ELKHART — A new report by the Indiana Institute for Working Families and the Indiana Assets & Opportunity Network indicates that payday loan companies are collecting an exorbitant amount of funds from Hoosiers and Elkhart County residents.

The report claims that over the past five years, companies based primarily out-of-state have collected more than $300 million in financial charges from residents of Indiana.

Elkhart County boasts seven of the 86 payday storefronts statewide, with the majority located Marion County.

The report indicates that an estimated $8,600,000 has been collected on loans that are typically about $350.

The average borrower makes $19,000 per year and is disproportionately located in low-income neighborhoods and areas where minority populations run high.

In 2018, the statewide result was an estimated $1,500,000 lost in interest.

Brightpoint, a private, 501(c)(3) nonprofit organization geared at removing the causes and conditions of poverty statewide, issued a press release on Wednesday morning discussing the issue.

“We know that the average borrower takes out eight consecutive loans, illustrating the fact that the majority of borrowers do not get their initial need met, but instead get caught in a costly cycle of debt that leaves them worse off,” said Steve Hoffman, Brightpoint President/CEO. “Who would logically pay an average of 365 percent annual interest eight times on a loan if not caught in a debt trap?”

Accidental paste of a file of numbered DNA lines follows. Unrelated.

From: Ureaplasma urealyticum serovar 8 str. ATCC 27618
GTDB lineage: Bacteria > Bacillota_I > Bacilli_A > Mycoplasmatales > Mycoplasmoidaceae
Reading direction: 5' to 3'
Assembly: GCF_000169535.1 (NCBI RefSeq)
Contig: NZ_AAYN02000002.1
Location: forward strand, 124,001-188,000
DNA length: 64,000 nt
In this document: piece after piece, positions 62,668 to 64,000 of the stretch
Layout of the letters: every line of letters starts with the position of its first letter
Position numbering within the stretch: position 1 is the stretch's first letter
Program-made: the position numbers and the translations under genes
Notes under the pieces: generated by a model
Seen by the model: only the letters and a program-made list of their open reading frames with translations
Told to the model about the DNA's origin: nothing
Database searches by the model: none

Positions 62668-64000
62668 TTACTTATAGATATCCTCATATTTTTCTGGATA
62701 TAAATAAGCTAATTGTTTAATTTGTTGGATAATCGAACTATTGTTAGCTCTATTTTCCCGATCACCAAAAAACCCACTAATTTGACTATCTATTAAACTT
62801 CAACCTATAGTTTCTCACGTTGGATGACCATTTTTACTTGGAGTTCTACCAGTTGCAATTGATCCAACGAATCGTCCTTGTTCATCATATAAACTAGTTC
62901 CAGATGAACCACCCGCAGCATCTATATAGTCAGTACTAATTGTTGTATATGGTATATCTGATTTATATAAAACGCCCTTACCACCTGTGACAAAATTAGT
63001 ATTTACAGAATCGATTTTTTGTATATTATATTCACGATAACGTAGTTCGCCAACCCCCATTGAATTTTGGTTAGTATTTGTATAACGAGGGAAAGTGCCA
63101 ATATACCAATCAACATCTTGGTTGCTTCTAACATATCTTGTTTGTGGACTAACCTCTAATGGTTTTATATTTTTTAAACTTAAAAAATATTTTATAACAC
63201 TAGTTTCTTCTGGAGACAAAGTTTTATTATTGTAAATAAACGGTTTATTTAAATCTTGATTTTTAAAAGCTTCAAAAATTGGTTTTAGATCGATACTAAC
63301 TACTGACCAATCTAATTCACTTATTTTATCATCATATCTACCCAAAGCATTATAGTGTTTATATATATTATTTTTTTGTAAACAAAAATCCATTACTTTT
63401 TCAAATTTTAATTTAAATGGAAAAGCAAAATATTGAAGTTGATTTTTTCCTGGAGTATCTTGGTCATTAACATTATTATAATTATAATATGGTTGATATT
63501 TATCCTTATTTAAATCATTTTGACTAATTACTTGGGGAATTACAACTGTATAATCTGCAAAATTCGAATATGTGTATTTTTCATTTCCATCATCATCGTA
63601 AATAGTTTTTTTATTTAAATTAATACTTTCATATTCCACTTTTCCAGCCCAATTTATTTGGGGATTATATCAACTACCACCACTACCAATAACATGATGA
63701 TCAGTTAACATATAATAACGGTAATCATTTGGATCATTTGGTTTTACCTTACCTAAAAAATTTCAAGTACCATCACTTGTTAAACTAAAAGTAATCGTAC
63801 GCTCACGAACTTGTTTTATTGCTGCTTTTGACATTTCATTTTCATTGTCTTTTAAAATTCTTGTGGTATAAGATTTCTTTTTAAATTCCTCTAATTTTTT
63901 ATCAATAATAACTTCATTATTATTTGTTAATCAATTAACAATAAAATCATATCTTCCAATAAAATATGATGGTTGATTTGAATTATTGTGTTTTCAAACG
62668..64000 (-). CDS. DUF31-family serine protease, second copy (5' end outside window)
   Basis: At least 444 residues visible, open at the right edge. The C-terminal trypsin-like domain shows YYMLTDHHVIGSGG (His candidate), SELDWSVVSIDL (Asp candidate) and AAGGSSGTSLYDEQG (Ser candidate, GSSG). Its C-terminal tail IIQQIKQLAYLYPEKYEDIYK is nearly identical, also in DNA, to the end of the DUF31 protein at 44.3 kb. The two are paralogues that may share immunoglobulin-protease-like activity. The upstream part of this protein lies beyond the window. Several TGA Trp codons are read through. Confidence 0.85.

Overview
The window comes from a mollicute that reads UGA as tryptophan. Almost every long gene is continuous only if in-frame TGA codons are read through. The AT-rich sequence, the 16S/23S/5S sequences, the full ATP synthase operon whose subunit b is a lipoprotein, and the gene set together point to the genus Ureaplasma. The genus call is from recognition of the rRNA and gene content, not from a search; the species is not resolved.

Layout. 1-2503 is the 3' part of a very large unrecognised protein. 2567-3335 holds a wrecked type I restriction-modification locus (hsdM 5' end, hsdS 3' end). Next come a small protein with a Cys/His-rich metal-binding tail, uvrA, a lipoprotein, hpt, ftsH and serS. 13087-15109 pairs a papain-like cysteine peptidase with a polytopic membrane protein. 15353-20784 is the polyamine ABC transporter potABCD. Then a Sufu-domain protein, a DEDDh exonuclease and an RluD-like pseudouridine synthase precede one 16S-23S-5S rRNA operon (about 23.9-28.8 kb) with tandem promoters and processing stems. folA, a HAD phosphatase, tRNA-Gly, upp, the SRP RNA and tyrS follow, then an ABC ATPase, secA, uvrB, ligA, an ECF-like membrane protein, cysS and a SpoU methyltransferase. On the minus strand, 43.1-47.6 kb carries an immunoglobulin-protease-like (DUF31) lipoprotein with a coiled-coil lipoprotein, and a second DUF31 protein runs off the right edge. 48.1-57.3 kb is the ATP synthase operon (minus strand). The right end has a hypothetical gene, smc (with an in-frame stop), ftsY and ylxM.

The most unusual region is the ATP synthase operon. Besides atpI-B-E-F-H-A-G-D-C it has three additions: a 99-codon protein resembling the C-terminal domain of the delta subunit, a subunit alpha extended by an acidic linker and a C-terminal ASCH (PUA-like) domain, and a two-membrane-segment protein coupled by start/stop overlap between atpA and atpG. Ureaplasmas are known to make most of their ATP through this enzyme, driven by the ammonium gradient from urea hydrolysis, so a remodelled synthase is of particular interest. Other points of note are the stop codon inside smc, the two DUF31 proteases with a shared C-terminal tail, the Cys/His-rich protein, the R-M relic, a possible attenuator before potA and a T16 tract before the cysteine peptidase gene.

Brightpoint is working in conjunction with community groups, veteran organizations, faith leaders and other social service agencies to seek for a return to the 36 percent APR cap Indiana had in place prior to 2002. During that year’s legislation, the Indiana General Assembly granted an increase which allowed for up to 391 percent APR on small, short term loans, the press release from Brightpoint indicates.

The Indiana Assets & Opportunity Network report states that if interest rate caps returned to 36 percent, it would amount to roughly $7,780,000 in savings for short-term Hoosier lessees over the next five years. The U.S. Department of Defense and 17 states have implemented rate caps of 36 percent APR or lower.

To get more information on the report, visit http://incap.org/documents/Financial_Drain_Report2019.pdf

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